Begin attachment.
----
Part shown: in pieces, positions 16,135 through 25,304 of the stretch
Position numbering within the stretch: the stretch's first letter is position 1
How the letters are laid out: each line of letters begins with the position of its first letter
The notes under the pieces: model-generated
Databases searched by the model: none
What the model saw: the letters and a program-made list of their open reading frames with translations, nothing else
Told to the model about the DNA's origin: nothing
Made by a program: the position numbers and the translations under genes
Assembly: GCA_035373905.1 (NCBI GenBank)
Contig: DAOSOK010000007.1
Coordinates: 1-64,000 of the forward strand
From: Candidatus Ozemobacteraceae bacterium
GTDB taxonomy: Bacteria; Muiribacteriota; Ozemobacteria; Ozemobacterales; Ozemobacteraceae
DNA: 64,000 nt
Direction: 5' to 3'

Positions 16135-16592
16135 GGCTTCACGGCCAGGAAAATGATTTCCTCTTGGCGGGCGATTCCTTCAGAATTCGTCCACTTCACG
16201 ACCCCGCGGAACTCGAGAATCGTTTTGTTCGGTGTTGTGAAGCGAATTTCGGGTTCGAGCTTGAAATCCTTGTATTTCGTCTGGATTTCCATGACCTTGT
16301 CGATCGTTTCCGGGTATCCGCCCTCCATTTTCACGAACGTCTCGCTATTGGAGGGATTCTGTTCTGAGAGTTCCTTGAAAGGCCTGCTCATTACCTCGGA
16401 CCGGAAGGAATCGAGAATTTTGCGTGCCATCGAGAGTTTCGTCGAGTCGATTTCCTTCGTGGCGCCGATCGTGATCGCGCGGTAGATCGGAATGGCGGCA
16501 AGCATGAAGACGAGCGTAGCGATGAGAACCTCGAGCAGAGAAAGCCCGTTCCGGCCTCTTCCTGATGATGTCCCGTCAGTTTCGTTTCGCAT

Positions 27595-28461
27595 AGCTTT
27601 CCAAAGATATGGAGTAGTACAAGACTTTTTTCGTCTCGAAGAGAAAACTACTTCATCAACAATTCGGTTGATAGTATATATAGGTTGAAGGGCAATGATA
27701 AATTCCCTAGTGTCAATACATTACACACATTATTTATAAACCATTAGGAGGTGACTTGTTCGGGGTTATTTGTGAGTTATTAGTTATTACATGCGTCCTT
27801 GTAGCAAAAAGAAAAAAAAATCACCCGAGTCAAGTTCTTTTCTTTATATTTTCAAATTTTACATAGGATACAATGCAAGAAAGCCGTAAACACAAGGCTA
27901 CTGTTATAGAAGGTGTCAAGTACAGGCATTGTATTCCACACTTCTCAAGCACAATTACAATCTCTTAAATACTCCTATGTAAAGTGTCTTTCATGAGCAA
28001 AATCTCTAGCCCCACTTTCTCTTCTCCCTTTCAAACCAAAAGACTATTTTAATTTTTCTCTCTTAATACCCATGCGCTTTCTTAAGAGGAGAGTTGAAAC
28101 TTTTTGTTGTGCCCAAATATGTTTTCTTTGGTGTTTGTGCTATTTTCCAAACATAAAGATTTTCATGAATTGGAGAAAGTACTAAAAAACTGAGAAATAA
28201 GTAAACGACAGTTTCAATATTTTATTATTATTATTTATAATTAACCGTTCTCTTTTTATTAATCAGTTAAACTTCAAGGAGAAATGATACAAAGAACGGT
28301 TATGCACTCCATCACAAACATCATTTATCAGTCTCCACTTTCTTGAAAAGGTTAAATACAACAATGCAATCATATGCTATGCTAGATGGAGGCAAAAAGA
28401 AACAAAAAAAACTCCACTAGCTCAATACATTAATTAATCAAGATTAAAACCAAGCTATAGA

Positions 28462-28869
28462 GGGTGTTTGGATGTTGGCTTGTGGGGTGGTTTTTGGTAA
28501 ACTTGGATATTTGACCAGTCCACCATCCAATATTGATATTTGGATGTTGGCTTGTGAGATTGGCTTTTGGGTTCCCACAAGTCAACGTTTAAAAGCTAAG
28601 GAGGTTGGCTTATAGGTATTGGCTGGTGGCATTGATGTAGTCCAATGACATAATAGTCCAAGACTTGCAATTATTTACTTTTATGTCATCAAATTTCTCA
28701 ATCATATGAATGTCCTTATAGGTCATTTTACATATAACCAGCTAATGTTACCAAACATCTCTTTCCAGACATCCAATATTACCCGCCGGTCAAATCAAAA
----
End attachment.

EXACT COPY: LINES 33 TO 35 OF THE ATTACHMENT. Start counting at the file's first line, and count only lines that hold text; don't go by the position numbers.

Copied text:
Positions 28462-28869
28462 GGGTGTTTGGATGTTGGCTTGTGGGGTGGTTTTTGGTAA
28501 ACTTGGATATTTGACCAGTCCACCATCCAATATTGATATTTGGATGTTGGCTTGTGAGATTGGCTTTTGGGTTCCCACAAGTCAACGTTTAAAAGCTAAG